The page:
As a secondary comparison metric, we quantified each architecture’s required parameters (see Section 2.4.3). Setting the size of the hidden layers to *N*_{h1} = *N*_{h2} = 64, the DQN network required 4874 parameters, while by setting the size of the embedding space *N*_{s} to 256 in the CML architecture, we constrained the required parameters to 4608. We chose the value of the hyperparameter *N*_{s} so that the total parameter count of our method matched that one of the RL baseline as closely as possible. Consequently, the CML demonstrated the ability to solve the navigation task without requiring more parameters than the DQN.

Finally, to compare the inference complexity of the two methods, we computed the number of floating point operations (FLOPs) per planning step. In our experiments, we set *N*_{i} to 2 and *N*_{α} to 8 for both networks. For the DQN, we used again *N*_{h1} = *N*_{h2} = 64 neurons per hidden layer, which resulted in requiring 9472 FLOPs per action selection. For the CML we set *N*_{s} to 256, resulting in a total number of 9464 FLOPs. This implies comparable efficiency between the two methods during planning. These comparisons suggest that the DQN and CML methods had similar computational complexity during training and planning for the navigation task.

To quantify the runtime requirements of our code (Table 3), we measured the average time required for the completion of one step during the exploration walks (training step) and one step during the goal-reaching task (inference step). We ran 100 exploration walks consisting of 900 steps each and averaged the step duration across them. We then ran 50 goal-reaching trials whose number of steps varied based on the distance between the randomly selected starting and goal positions and averaged the step duration across them too. We did this for both the random and the mixed exploration policy. All the experiments were performed on a 16-core AMD-Ryzen Threadripper PRO 3955WX CPU running at 2.2 GHz.

**Table 3**. Quantification of the computational complexity of the proposed method by evaluating its training and inference time.

Notably, the local learning rule utilized by the CML model allows for in-place updates of the three parameter matrices during training. As a result, our method alleviates the need for the construction and storage of a computational graph for the model, decreasing the overall memory footprint.

### 3.2 Performance comparison against RL baseline

#### 3.2.1 Hyper-parameter evaluation

To assess the impact of different hyper-parameter choices on the performance of the CML in the navigation task, we conducted a systematic exploration by varying the number of exploration walks and the number of steps per walk.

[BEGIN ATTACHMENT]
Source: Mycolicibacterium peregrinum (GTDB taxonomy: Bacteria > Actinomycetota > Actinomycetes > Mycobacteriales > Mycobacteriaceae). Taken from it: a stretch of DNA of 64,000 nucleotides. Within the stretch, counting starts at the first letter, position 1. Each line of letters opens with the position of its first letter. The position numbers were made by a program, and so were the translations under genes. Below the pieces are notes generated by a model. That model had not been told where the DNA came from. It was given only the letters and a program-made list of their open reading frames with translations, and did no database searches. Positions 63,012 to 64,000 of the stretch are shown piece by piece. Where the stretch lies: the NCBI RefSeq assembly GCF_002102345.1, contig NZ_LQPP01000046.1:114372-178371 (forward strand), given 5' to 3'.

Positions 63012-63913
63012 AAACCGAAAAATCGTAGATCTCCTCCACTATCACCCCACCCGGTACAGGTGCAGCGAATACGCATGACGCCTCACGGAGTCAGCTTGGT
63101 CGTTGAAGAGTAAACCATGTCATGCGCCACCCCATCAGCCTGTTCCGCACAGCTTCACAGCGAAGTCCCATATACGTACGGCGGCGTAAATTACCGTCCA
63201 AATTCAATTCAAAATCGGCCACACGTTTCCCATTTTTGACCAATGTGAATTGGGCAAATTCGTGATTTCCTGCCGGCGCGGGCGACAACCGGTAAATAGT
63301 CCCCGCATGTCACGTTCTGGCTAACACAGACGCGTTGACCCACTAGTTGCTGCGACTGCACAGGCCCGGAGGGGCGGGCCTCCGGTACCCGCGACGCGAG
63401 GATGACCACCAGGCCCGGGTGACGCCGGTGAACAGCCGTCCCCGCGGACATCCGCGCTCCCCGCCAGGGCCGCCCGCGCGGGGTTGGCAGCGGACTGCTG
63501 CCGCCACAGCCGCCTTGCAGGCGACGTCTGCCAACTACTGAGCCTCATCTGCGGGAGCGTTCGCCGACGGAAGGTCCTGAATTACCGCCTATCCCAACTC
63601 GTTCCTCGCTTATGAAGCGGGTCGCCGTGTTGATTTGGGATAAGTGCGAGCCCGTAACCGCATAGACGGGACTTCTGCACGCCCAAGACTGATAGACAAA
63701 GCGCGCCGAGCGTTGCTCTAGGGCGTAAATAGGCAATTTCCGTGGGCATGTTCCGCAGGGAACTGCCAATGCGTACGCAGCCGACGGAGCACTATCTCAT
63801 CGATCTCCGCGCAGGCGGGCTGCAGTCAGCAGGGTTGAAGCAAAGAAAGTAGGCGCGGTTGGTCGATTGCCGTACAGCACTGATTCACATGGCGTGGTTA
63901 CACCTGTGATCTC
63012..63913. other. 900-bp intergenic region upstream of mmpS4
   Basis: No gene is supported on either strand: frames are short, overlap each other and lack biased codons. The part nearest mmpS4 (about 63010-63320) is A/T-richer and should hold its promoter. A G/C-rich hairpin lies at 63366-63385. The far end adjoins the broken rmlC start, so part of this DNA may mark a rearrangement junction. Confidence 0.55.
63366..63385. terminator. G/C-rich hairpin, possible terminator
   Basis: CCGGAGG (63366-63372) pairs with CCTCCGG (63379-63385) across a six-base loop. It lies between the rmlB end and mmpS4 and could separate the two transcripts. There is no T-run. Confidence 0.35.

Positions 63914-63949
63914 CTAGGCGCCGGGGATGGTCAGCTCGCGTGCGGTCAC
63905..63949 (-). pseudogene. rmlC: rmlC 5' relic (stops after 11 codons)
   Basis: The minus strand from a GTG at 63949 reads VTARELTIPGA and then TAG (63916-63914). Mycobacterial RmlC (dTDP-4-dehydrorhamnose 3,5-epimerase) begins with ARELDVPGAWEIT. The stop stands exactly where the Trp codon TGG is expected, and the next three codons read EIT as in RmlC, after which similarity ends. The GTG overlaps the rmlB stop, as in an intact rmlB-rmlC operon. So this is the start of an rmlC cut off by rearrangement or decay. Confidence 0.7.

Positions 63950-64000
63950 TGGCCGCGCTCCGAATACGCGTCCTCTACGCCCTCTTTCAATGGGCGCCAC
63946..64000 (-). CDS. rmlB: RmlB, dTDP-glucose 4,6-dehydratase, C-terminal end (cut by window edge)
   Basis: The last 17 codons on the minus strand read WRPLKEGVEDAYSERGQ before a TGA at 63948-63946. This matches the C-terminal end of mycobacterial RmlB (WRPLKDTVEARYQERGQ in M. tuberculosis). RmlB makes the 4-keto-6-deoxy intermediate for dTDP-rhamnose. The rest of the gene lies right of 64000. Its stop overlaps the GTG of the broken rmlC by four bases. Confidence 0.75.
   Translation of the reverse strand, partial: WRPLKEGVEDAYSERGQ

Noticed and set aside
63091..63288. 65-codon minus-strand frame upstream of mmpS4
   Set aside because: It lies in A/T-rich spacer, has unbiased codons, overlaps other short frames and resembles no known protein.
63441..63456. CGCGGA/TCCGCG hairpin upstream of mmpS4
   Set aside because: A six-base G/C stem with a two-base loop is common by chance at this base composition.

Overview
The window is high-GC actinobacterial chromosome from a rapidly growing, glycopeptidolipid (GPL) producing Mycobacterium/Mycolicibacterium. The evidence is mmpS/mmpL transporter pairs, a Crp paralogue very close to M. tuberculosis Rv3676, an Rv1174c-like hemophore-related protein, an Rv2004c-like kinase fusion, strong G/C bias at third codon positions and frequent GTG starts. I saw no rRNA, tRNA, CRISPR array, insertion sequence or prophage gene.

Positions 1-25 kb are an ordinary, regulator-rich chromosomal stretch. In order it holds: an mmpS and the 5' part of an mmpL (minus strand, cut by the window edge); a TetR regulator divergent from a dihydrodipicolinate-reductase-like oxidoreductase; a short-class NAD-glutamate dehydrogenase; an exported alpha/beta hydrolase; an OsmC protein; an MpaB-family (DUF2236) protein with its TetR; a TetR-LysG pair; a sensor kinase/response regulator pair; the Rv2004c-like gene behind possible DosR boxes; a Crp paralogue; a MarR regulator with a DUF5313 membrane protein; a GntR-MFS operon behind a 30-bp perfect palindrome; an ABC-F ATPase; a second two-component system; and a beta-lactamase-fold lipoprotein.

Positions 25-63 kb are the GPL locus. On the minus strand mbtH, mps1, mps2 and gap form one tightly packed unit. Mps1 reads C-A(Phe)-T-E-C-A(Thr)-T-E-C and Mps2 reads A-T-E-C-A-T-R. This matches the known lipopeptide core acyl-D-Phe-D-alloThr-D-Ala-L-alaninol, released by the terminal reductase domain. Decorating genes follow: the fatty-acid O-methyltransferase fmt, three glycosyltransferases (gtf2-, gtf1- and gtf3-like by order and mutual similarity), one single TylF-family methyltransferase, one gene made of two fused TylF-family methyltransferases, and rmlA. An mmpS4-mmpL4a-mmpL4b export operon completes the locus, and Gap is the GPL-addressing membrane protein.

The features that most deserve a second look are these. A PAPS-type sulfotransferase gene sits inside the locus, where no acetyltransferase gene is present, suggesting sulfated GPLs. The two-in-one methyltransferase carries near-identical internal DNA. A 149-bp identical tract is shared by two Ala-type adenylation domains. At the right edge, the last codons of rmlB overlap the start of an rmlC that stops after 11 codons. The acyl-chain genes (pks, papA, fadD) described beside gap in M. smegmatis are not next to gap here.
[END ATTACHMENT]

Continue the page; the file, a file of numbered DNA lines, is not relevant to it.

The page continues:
Initially, we trained the CML models with 100 random walks during exploration, with the number of steps per walk set to either 900 to 600, 300, or 100 (Figure 5A). We evaluated our models with respect to the final position error during planning. Intriguingly, an increase in the number of steps per walk did not consistently decrease the final position error, indicating a degree of overfitting. Notably, 300-step random walks demonstrated the best performance after 30 K training steps. Subsequently, we assessed the models with respect to the path overhead ratio, comparing the length of resulting navigation paths against optimal ones. Similar to the final position error, increasing the number of steps per walk did not consistently reduce the path length, with 600-step walks providing the best performance after 60 K total steps.

**Figure 5**. Exploring the effects of hyper-parameter choice. **(A)** Effect of decreasing the number of steps per random walk during training on final position error and path overhead ratio (Eq. 9) during planning. **(B)** Effect of decreasing the number of random walks during training on the planning position error and path overhead.

We then set the number of steps per walk to 900 and varied the total number of exploration walks, ranging from 100 to 75, 50, and 25 (Figure 5B). Evaluation based on the final position error during planning revealed that, again, a larger number of walks did not monotonically decrease the final position error, confirming the presence of possible overfitting. The models taking 50 random walks during exploration (45 K total training steps) achieved the best performance, a trend similarly observed in the path overhead ratio.

In conclusion, our results indicate the existence of a performance sweet spot, reached after approximately 45 K total training steps, suggesting that the hyper-parameter choice can affect the resulting performance.

#### 3.2.2 Mixed exploration strategy evaluation

To investigate the potential enhancement in navigation performance through a more sophisticated exploration, we extended the previous method with a mixed exploration strategy that combined novelty-based and random incentives. Specifically, we set the total number of walks to 100, with the last 70 being entirely random. In contrast, the first 30 walks were driven by a novelty-based incentive, encouraging the agent to explore unvisited locations within the environment. The impact of the novelty-based incentive gradually diminished through the 30 first walks (as per Eq. 5), incorporating random actions to revisit previously seen locations. After this novelty-driven exploration period, the strategy was entirely random.